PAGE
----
How can this help your marketing? Just like pharmaceutical companies use doctors (in the US) to sell their drugs, you could find authority figures in your industry to sell your event. These could be prominent artists for music festivals or gigs, authors and critics for arts and literacy events or industry leaders for conferences.
Pro tip: It also doesn’t hurt to build up your own authority too, through blogging and speaking at other events, which makes you less reliant on others.
Supply and demand, these are the basic tenets of economics when setting prices. This is because something that is rare tends to be valued more. Think diamonds, Ferrari’s and limited edition anything. This also applies to things that may not be available (at a fair price) in the future, even if they’re not necessarily rare in nature, which is why sales of any kind are so effective.
How can this help your marketing? An obvious marketing tactic here is to create a tier of limited availability VIP tickets to purchase, creating exclusivity and scarcity for your event. These could then be used as prizes in marketing campaigns too.
You can also run sales campaigns or early bird discounts for your event tickets. This can be very effective (Groupon built a billion dollar business on this principal), just don’t overuse it or people will stop believing that the offer is genuine.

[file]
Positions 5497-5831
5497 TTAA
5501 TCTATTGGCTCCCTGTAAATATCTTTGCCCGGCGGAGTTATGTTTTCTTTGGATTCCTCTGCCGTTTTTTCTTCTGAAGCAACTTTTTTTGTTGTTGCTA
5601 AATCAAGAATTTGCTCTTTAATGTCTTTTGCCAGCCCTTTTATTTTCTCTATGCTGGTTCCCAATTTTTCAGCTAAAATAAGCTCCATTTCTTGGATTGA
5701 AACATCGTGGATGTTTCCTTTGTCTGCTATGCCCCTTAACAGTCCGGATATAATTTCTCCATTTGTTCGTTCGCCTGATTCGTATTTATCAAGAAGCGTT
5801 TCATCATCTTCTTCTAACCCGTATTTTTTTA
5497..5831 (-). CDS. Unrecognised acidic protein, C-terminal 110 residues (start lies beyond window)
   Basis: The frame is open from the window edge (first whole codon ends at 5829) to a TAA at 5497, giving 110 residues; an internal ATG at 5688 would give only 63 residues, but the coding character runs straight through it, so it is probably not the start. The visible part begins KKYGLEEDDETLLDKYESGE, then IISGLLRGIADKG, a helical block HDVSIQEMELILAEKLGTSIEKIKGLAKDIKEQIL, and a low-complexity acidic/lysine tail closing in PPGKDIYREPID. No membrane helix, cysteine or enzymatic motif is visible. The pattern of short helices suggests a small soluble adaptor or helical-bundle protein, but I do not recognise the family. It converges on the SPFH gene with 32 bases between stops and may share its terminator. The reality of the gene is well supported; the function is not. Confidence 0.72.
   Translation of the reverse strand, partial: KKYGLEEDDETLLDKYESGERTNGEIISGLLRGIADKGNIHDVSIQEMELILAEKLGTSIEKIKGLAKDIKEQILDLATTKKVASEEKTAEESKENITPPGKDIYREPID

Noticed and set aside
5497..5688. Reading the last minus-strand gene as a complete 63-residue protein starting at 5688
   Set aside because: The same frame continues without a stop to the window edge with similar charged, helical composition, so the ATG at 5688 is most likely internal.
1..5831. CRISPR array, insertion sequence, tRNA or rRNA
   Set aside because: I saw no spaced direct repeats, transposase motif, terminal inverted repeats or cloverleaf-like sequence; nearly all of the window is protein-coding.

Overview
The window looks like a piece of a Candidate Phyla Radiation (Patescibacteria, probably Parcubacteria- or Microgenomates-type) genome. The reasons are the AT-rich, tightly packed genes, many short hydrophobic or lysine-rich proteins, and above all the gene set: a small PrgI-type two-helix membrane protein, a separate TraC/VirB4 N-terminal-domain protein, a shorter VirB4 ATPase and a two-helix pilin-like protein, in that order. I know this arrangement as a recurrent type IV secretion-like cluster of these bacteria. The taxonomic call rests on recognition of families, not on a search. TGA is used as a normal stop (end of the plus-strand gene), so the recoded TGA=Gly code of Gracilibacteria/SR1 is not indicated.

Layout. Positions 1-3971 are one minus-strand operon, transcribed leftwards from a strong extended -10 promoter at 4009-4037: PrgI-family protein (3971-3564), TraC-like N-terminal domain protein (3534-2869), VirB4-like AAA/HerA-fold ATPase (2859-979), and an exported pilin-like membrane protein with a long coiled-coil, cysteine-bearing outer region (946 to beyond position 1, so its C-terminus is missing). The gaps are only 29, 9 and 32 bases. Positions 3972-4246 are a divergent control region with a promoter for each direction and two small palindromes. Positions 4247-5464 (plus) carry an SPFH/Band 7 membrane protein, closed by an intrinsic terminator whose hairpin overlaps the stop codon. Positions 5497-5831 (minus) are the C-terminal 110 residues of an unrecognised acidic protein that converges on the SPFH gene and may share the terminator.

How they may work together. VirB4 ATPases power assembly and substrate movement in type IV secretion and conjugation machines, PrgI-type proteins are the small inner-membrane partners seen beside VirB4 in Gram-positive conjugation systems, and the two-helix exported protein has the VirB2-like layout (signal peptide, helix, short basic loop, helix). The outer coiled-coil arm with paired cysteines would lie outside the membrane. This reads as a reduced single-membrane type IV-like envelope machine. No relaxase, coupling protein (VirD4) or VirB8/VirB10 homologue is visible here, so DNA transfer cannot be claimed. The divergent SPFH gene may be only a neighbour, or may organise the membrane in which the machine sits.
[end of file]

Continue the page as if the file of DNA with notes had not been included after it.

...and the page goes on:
Pro tip: You can use Eventbrite in conjunction with daily deal sites like Groupon or Living Social.
Yet another successful tactic is to only allow qualified buyers the chance to purchase your tickets, with adds a certain cultural cachet to your offer (the original TED event employs this principle to great effect).
So, will being a likeable event, popular on social networks, with limited places that offers free gifts in exchange for a small commitment and is considered an authority in its space be a guaranteed sell-out?
Well, it probably won’t hurt!
However these are not infallible blunt-instruments to be wielded at every opportunity. Rather they should be considered when building your marketing plan, in order to help you win over the customers that will benefit from attending your event.
Do you have any examples of successfully using one or more of the six principles above to sell more tickets for your events? Please share them in the comments below and we’ll send the best example a free copy of Robert Cialdini’s book!
Got an upcoming event you’d like to organise, why not use Eventbrite? Sign-up today, it’s free!